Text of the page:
The legume project will focus on the barrel medic, a close relative of alfalfa that, like alfalfa and other legumes, can "fix" atmospheric nitrogen into a form plants can use as a fertilizer. The plant owes this ability to symbiosis with bacteria that infect its roots. The work will center on how the plant communicates with the bacteria, said Nevin Young, a professor of plant pathology and coordinator of the grant at the university.

"This interaction teaches us about how other organisms communicate," Young said. "For example, similar types of communication occurs between organisms living in symbiosis and between hosts and infectious agents in disease."

"Legumes are important in htman and animal diets because they're protein-rich," said Kate VandenBosch, a co-investigator on the grant. "Worldwide, legumes supply 33 percent of human protein intake, and people have historically based their diets on a combination of legumes and grain. In Middle America it was beans and corn, in the Far East soybeans and rice and in Africa cowpeas and sorghum." Legumes such as peanuts and soybeans are valuable sources of oil, and legumes also contain unique "phytochemicals" like isoflavones, which seem to promote heart health. Some of the same heart-healthy compounds are also used by the plant in communicating with its symbiotic bacteria, VandenBosch said.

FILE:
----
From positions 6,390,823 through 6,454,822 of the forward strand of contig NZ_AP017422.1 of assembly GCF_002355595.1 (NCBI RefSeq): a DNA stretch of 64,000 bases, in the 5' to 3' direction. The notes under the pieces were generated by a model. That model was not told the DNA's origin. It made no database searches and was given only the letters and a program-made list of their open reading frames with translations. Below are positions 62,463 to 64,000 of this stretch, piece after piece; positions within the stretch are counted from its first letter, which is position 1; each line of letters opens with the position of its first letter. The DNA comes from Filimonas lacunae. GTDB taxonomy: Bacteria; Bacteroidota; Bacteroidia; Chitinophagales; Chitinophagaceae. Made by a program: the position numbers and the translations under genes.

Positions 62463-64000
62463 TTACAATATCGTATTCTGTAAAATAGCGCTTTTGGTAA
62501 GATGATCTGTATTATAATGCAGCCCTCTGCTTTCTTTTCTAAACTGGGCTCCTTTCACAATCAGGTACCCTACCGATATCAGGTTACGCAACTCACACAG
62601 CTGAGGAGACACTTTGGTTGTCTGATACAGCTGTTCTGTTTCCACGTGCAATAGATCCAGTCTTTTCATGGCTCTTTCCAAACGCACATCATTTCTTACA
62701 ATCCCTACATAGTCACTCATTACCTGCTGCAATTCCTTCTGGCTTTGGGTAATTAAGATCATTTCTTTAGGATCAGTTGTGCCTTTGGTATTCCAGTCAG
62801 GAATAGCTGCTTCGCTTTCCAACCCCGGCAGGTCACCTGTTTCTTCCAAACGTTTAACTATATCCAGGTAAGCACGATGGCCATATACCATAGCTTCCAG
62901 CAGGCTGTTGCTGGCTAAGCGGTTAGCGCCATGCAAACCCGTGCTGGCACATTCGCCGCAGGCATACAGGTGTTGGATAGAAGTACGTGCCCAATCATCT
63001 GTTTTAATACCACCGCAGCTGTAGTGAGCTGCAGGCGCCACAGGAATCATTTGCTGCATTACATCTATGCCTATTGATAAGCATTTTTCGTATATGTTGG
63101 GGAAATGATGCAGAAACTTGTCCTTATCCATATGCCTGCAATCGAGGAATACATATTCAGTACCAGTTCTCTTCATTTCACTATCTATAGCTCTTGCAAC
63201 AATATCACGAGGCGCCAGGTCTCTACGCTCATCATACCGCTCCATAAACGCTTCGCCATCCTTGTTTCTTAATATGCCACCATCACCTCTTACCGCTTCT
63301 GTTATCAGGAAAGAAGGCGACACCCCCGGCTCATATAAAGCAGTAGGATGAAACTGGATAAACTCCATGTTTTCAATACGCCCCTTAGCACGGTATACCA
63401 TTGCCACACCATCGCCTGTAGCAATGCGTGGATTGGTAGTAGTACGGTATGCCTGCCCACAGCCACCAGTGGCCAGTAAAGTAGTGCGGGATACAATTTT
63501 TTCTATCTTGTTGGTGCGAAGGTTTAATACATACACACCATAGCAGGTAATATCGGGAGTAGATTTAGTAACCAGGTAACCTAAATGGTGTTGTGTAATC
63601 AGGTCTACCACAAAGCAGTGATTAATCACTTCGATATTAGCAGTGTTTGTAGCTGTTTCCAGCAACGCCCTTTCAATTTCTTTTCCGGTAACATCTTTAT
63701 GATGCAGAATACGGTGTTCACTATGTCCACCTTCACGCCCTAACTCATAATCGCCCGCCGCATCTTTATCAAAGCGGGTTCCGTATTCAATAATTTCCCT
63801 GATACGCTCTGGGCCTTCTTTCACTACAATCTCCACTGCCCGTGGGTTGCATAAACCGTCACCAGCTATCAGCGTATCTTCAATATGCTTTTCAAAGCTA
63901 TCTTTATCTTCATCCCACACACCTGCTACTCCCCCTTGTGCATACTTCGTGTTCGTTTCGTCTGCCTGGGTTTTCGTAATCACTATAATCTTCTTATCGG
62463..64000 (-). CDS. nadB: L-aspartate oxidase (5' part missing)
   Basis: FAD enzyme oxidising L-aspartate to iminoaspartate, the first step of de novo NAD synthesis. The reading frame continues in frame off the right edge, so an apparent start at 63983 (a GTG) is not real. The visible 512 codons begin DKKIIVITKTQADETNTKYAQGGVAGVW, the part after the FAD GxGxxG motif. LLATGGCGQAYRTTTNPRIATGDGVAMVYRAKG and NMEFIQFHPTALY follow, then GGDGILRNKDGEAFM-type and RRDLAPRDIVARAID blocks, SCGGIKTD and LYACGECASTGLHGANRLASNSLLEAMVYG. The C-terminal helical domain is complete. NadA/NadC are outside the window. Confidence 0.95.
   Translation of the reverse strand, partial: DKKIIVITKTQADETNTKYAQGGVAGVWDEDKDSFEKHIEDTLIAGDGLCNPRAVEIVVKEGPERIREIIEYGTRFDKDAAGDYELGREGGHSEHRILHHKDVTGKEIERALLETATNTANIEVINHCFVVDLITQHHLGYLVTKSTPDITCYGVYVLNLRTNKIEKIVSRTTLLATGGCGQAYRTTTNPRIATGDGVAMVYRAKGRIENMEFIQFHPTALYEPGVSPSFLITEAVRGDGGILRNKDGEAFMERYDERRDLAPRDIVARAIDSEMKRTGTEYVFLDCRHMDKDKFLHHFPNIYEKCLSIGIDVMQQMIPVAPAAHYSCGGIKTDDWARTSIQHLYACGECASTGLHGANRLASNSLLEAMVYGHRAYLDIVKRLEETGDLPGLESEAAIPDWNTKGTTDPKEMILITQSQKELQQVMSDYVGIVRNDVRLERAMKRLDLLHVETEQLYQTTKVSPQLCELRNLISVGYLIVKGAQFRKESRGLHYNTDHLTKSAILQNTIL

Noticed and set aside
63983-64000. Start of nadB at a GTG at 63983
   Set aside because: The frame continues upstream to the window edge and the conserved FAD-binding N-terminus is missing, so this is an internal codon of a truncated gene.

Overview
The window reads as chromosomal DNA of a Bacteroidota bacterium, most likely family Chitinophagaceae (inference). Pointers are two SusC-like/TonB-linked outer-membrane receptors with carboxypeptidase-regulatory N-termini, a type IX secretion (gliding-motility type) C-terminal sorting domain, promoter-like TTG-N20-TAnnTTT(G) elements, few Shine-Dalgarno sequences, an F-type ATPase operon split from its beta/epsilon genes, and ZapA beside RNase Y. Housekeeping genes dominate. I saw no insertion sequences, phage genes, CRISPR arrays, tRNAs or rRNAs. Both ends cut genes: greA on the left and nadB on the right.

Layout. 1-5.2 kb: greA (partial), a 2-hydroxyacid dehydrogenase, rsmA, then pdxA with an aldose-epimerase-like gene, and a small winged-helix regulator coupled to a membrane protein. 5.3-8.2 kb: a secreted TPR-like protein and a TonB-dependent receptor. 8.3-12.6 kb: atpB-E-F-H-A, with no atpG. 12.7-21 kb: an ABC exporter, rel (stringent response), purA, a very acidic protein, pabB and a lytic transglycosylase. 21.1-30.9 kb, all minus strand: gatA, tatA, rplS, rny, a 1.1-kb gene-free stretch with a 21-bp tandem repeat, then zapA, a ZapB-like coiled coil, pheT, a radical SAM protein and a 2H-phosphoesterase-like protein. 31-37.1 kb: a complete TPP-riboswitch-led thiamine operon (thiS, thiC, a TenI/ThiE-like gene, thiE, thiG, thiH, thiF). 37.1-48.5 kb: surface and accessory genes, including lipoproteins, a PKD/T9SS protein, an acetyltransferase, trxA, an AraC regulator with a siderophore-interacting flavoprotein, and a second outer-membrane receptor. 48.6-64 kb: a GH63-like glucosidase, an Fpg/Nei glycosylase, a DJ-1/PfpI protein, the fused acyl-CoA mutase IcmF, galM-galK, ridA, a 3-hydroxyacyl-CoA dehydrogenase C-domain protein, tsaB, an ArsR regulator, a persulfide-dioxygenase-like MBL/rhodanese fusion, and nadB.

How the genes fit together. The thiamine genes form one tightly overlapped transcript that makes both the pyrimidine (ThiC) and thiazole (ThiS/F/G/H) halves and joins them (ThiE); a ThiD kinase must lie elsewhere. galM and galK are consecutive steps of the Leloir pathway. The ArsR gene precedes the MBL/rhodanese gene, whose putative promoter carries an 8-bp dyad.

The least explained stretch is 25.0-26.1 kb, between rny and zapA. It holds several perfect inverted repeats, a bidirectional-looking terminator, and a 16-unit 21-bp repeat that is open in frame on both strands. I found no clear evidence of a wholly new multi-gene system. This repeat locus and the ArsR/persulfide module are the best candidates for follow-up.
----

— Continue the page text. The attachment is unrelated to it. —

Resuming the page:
The barrel medic was chosen as a model legume because its genome is smaller and simpler than that of alfalfa or soybeans. The researchers will build a library of the plant's genes and study when they are turned on during the course of development and in which plant tissues. Researchers at the University of Minnesota and elsewhere are sequencing the genome, which they hope will become the third plant genome to be fully sequenced. The others were a mustard relative called Arabidopsis, followed by rice.

The barrel medic is cultivated in Mediterranean countries and Australia. It can grow in alkaline soils, dry soils and other marginal areas. By studying plants whose particular genetic makeup allows them to survive in extreme environments, the researchers hope to gain insight into how the plants deal with infection, pollutants and other stressors. Young and university colleague Ernest Retzel, an investigator on both new grants, are already studying soybean genomics. The overall goal is to translate genomic advances in the barrel medic and soybean projects to less well studied but economically important crops.

Retzel, a bioinformaticist, will direct analysis of the data generated by both projects. The data will be made available to researchers and the public.

Contacts:
Ronald Phillips, Agronomy and Plant Genetics Dept., 612-625-1213, phill005@umn.edu
Nevin Young, Plant Pathology Dept., 612-625-2225, neviny@umn.edu
Deane Morrison, University News Service, 612-624-2346, morri029@umn.edu











This article comes from Science Blog. Copyright 2004
http://www.scienceblog.com/community

Archives 2001 E